Guitar Neck – Laminating

Wood Laminating Details

Since the neck involves many different operations and each is different for for classical or acoustic guitars, we have divided this article into a service of articles. This article will apply to equally to classical and acoustic guitars and ukuleles.

Cut the Neck To Length:
Most neck blanks are shipped long enough to not only build the neck, but the headstock and the stacked blocks for the heel as well. When cutting the neck to lengthc compensate for the headstock and the tongue or dovetail for an acoustic guitar and for the upper portion of the head block for a classical guitar.

Note: Read the article on Guitar Neck – Headstock, before proceeding here as there are some different things to consider for the appearance of the headstock and neck joints.

Analyze The Wood Neck Materials:
Once the decision has been made for the Neck Wood Materials, analyze each plank of wood will be used. Mainly we are interested in the end grain of the wood as this will give the most information. If the wood is too rough to get a good view of the end grain, use a sharp saw to cut off the last 1/8″ or so, or take a sanding stick with sand the end grain until the grain can be clearly seen.

Does the grain look a bit like the bottom diagram in the diagram at the beginning of this article? Is the grain within 45 degrees of vertical? If it is not, it will not be very suitable neck stock.

What we want to do is work with the neck wood and allow the grain to give us as much strength as possible. If the grain is anything except absolutely vertical, you need to rip the block right down the middle into 2 halves.

Mirror The Neck Pieces to Book Match:
Next mirror the pieces end for end and have the grain of the wood book-matched when looking at the end grain. This would look something like the top illustration in the diagram above. When the grain is opposed, this works to your advantage. One of the characteristics of wood is that it tends to warp when unrestrained. When the wood is book-matched, the grain has been restrained. In other words as one half wants to warp one way the other half will counteract this force, keeping the neck perfectly straight.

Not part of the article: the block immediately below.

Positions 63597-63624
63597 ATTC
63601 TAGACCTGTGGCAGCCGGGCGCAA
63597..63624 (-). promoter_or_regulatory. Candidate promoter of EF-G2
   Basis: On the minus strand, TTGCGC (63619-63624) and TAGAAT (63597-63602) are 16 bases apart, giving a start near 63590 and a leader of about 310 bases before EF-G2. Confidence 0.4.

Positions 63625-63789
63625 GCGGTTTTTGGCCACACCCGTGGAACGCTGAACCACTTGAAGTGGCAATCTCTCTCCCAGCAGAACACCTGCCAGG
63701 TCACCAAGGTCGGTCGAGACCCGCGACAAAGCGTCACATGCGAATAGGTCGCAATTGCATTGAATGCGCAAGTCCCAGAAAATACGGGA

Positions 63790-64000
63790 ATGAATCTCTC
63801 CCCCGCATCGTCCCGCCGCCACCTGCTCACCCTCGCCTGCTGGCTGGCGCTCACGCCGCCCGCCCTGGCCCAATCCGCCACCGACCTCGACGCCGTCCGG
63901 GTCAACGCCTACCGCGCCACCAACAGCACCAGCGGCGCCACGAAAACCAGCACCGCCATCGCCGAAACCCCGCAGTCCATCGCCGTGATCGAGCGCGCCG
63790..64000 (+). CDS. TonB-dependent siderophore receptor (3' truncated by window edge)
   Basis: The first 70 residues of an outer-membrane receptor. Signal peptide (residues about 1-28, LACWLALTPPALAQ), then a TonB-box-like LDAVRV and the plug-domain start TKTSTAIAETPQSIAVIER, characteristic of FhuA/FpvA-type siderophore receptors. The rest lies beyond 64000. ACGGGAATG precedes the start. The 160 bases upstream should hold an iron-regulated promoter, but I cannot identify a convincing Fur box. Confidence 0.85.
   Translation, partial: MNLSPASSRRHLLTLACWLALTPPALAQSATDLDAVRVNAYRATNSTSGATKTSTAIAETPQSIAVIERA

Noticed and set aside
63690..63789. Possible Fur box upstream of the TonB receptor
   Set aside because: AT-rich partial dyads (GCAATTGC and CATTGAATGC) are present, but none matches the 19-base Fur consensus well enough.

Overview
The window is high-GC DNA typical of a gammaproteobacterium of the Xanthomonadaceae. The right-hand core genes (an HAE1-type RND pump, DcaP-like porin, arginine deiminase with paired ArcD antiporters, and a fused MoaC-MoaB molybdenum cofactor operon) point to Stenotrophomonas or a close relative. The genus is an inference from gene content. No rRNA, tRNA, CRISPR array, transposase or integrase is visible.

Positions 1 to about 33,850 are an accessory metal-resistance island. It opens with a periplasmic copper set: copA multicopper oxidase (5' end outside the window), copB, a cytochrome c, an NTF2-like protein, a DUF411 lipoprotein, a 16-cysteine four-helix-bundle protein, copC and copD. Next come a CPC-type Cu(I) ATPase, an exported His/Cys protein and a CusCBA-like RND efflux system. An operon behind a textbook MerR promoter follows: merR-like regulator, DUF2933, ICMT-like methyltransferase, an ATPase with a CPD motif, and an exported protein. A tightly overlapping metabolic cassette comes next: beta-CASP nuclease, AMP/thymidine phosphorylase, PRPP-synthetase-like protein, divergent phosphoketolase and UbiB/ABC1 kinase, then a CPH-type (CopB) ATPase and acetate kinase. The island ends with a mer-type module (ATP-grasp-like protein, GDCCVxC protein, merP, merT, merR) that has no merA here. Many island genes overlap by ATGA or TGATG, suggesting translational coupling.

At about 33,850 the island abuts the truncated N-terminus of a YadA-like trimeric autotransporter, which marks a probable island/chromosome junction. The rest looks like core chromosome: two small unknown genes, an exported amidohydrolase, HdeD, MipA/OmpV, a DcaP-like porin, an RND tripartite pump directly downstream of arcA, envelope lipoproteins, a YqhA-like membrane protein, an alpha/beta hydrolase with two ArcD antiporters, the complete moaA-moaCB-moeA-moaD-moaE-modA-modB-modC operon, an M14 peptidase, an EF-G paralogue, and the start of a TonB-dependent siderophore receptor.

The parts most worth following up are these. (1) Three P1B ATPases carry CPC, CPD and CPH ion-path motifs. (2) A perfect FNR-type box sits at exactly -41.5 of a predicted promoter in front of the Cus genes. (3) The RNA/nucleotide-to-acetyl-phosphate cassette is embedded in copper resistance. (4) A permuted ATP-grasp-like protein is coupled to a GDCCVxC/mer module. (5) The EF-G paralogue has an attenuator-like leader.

Consider A Neck Center Strip:
Another consideration with both classical guitars, acoustic guitars and ukuleles, is the use of a center accent strip down the center of the neck. Classical guitars typically use a piece of ebony about 5/16″ thick to add a lot of beef to the neck because it is otherwise unreinforced. Acoustic guitars typically use either an adjustable truss rod set in a channel or a rectangular section of high strength steel or aircraft aluminum. It is ideal to use a feature strip directly below these reinforcements that is a contrasting wood also with additional purfling veneers. This adds a lot of strength to the acoustic neck too and should be something that is considered.

Glue Setup:
Arrange all pieces of the neck in preparation for them to be glued.. If  resinous exotic wood is being considered for neck construction, the surfaces of all exotic resinous wood will need to be cleaned thoroughly with Acetone. See our article on Shop Safety about safely working with this chemical.

Use Titebond for Mahogany, Maple, Birch, Walnut or Cuban Mahogany. Use 2-Part Epoxy for Rosewood, Bubinga or any other resinous wood. Spread the glue on ALL gluing surfaces. Place a piece of waxed paper down on your work surface and gently rub all the wood pieces back and forth to evenly spread the glue.

Glue the entire length of the neck with medium sized C-Clamps. Lightly tighten the clamps and check that the pieces are all aligned. If needed tap the high pieces with a plastic tipped hammer. Now really bear down on the clamps and do a glue cleanup as required. Set aside to dry overnight.

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